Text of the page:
Tony Danker launches ‘Growth Incorporated’ following CBI departure settlement

Rishi Sunak will be told by business leaders today to increase migration to tackle “vast” labour shortages and avoid a “dormant economic decade”.

In a move signalling his return to the business arena, Tony Danker, the former director-general of the CBI embroiled in a workplace misconduct controversy, has unveiled his latest venture.

After finalising a legal agreement with the business advocacy group last week, Danker, 52, has taken the helm of a newly established entity named Growth Incorporated.

Officially registered at Companies House in December, Danker positions himself as an entrepreneur within the company’s structure, which is poised to offer growth-oriented solutions to businesses.

Danker’s departure from the CBI last April, amidst allegations of misconduct, paved the way for Rain Newton-Smith, 48, to assume the director-general role. The transition followed an investigation into separate misconduct claims, distinct from the serious allegations of sexual misconduct and rape that surfaced in The Guardian and threatened the organization’s stability.

Expressing discontent at being thrust into the spotlight during the tumultuous period at the CBI, Danker lamented the tarnishing of his reputation and claimed he bore the brunt of the organization’s broader crisis.

Following his departure, Danker pursued legal action, preparing for both an employment tribunal for unfair dismissal and potential High Court proceedings for wrongful dismissal. However, the recent undisclosed settlement with the CBI signifies a notable shift, with the organisation explicitly dissociating Danker from historical allegations predating his tenure.

Prior to his leadership role at the CBI, Danker’s career trajectory included serving as a special adviser to the Treasury during the financial crisis and spearheading initiatives such as Be the Business—a government-backed endeavor focused on enhancing UK productivity.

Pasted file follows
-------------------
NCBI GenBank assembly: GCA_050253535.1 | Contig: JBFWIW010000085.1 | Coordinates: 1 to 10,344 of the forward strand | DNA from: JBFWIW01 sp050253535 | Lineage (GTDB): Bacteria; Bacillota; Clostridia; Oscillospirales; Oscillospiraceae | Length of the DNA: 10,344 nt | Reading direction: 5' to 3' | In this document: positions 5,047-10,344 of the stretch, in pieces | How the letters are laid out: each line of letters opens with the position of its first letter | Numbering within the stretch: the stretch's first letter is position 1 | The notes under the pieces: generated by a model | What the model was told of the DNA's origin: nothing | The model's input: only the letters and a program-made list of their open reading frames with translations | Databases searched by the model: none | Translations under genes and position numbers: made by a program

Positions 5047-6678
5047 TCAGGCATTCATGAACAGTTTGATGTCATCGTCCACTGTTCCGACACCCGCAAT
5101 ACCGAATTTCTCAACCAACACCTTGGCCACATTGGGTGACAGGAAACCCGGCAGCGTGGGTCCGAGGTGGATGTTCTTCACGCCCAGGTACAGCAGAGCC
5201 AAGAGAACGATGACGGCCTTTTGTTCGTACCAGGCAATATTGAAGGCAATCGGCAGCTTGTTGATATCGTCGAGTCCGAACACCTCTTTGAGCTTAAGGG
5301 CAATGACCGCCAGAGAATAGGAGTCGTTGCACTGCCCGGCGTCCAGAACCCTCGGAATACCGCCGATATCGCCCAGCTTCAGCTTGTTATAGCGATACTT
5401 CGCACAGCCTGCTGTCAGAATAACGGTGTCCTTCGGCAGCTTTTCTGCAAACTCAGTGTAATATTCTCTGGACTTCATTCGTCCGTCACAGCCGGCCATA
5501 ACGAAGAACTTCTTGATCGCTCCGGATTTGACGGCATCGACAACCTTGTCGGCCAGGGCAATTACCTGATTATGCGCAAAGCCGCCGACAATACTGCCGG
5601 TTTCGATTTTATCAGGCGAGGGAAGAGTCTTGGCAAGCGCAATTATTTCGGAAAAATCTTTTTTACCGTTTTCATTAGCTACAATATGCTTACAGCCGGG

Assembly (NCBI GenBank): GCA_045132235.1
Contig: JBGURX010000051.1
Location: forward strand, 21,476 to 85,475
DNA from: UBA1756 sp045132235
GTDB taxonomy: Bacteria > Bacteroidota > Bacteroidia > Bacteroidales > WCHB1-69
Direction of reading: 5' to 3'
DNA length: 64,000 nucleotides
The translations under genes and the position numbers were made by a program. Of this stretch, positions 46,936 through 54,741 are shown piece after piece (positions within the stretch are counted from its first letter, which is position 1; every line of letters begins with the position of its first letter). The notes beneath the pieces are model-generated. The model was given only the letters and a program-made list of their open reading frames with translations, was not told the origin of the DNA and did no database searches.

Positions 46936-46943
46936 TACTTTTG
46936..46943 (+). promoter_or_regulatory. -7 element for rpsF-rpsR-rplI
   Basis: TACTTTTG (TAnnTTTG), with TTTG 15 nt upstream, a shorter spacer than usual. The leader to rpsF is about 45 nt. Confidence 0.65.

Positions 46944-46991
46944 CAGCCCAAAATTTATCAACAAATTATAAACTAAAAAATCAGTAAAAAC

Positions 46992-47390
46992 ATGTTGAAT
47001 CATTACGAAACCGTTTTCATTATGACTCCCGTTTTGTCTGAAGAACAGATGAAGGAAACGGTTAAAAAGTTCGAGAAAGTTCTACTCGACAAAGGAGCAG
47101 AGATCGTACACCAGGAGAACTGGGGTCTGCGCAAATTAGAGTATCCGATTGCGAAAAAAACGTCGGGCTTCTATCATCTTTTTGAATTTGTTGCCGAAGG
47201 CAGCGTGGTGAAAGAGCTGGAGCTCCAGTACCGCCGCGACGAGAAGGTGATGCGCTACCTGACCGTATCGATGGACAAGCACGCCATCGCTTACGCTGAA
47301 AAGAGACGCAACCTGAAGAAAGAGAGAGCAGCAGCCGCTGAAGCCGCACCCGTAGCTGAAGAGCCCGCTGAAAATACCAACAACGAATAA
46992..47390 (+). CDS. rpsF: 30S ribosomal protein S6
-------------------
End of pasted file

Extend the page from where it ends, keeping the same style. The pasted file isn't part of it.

With a background encompassing senior positions at Guardian Media Group, Danker has gradually embarked on rebuilding his professional standing. His recent contribution to Prospect magazine, analyzing the economic potential of Labour under Sir Keir Starmer, underscores his ongoing engagement in economic discourse.

Meanwhile, the CBI continues its efforts to restore its stature as a preeminent business advocacy entity. In the wake of the scandal, which prompted the departure of key corporate members and necessitated significant organizational restructuring, the organization remains committed to rebuilding trust with stakeholders.

Rupert Soames, the newly appointed head of the Confederation of British Industry (CBI), voiced concerns over the organisation’s survival in the wake of the recent controversies.

Soames acknowledged the “reputational disaster” that has rocked the CBI following allegations of rape and sexual assault, leading to the departure of several prominent members such as John Lewis and BMW.

Although the City of London police’s investigation into serious misconduct allegations surrounding the CBI persists, recent updates indicate a reduction in active cases, marking a potential turning point for both Danker and the organization he once led.